The history of the car industry is littered with the corpses of dead dreams, idealists, optimists, dreamers have all had a hand in making the story, but equally so have rogues, villains and cheats. It’s even more colourful than the newspaper industry!

Sometimes it’s just one name that signifies the loss of hope, the crushing of dreams and the tragic culling of ordinary hard working decent folk’s jobs. Names like Delorean are well known, but he is unusual in being almost universally held guilty, more often opinion is ferociously split. Names like Eagan, one camp see him as securing the future of Jaguar

The Rover 400, a good example of using Honda's platform investment and adding their own identity. Trouble is it was never replaced when it had run it's course, just facelifted, twice.

with a wealthy parent (Ford), others view his skill in presenting a failing company as being a raging success as nothing more than a traditional used car salesman, some love him, some hate him, this is more often the case with the main characters in the industry.

There are a couple of key facts that are far too often overlooked when bloated executives prepare a new daring business plan for a car company. Firstly it takes a hell of a lot of money, time and people to develop a good car. I think the Ford Focus cost something like four billion dollars, seven years and a couple of thousand people to develop. That’s a huge investment, and a really long wait for a return, remember that is four billion over seven years and not one salable car produced, it would be many years after production started before any return on investment was made. In the Focus case it turned out rather well, but that’s not guaranteed, remember the Scorpio? That was designed many years before launch, as are all cars, can you predict what cars will look like in five years? Can you make a style that will fit in nicely on the high street in ten years time? It’s really easy to poke fun at the tragedy of the Scorpio, a car that lost Ford the D sector market so utterly that they found it more cost effective to just buy Volvo instead of trying to resurrect it, but when you look at the Mercedes that came out a few years later it looks very similar so they were not that far off.

Car design is a massive gamble, huge in fact. Not only does the product have to meet all the customers expectations, but it must meet incredibly stringent legal requirements too. I won’t bang on about the incredible scale and breadth of technical challenges, suffices to say it makes rocket science seem easy by comparison. I’m struggling to thing of another high tech, multi computer controlled, real time systems that has to function in specific ways even whilst being crashed.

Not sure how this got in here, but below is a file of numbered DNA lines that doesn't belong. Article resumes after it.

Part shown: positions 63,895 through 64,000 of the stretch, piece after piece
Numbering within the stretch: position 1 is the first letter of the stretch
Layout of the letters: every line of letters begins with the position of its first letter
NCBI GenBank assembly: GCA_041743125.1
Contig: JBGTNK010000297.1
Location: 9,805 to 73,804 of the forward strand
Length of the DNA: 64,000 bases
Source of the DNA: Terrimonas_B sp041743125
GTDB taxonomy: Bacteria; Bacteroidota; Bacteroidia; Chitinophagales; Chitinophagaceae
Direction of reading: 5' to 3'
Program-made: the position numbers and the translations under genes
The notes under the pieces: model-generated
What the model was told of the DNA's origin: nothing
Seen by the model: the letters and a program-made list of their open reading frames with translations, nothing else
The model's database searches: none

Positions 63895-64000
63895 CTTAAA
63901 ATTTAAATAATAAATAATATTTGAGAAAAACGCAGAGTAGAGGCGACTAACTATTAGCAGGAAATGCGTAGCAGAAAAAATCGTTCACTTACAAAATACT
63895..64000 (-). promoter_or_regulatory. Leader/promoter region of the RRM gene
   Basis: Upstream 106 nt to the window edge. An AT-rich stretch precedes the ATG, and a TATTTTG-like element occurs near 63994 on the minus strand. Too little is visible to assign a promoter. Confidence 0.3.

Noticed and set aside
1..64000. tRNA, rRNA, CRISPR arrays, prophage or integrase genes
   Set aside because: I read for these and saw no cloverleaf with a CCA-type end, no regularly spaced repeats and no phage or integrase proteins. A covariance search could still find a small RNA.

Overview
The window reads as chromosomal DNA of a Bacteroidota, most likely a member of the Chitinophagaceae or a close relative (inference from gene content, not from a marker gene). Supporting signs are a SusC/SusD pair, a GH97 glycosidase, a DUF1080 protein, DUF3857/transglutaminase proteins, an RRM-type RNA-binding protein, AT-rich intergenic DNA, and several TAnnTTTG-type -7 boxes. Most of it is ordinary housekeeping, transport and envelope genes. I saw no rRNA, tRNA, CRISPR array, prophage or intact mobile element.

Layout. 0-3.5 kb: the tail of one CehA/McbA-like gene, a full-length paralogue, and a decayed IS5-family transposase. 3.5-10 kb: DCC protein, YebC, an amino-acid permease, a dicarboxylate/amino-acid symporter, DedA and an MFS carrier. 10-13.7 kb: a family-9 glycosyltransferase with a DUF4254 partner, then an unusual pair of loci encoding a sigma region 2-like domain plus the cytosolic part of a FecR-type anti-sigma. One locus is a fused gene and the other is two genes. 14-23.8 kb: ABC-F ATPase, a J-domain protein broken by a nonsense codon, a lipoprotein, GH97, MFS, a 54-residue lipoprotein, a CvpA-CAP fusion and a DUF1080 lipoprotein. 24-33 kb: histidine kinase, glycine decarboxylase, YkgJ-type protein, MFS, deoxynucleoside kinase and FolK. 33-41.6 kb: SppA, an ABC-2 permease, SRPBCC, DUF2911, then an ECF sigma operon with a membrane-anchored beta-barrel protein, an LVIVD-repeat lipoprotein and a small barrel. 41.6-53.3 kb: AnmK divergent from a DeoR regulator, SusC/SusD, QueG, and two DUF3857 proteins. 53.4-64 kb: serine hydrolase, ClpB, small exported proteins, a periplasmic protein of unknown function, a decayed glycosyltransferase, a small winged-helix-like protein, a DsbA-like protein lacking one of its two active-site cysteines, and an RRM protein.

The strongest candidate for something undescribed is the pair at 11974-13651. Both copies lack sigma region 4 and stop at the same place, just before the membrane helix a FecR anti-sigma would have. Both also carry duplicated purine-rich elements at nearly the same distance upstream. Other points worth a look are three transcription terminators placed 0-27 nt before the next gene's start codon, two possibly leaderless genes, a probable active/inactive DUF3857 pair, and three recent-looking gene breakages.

It’s a sad fact that throughout the history of car design incompetent management have made the tragic mistake of thinking that the technical things they don’t know about must be easy. Just look at the once magnificent Rover K series engine, originally designed with a closed deck block, no head gasket worries there, solid and robust. But a decision was made to stretch it to a capacity well above it’s original design limits, this is not an engineers decision, this is a managers decision. This decision necessitated the loss of the closed deck and the inevitable sensitivity of the head gasket, but the mangers did what they so often do and pushed it through. Then they had a the clever idea of saving money by making the smaller engines in the same way, thus making the formally robust 1.4 just as fragile as the 1.8. The rest is history.

This is just one example of management not understanding the importance of investing in new designs to meet new targets. This problem is often scaled up to include whole companies, not just one car part. Trying to produce a new model without the correct investment in time, money and people results in inadequate products. Inadequate products result in reduced sales, and so less revenue coming in. Now a clever management team would spot this and invest in a new product to get sales up again, this is a long term strategy and makes successful companies. But a poor management team will notice the falling revenue and react the wrong way by tightening spending, reducing investment and continuing to bang out inadequate cars but with shinier badges and brighter paint.

The Rover 75 was a great new car. By 2003 the company should have started work on it's replacement so that it would be ready for launch in 2010, but they didn't.

When BMW sold Rover they had already made the investment in the 75, from that point on not one new model was developed. The Phoenix chaps made no obvious attempt to replace the old Honda derived 400/45/MGZwhateverthehellitwas etc. Remember it costs billions to develop a new car, they ‘invested’ millions, so no new platforms, no new engines, no new sales. From the moment they announced their plans most people inside the industry knew it was just a matter of time before the company sputtered to a tragic and unnecessary halt. The fact the the government also were convinced to invest millions into the failing company merely shows that ministers were either clueless or had other motives for handing over money to the increasingly wealthy board members.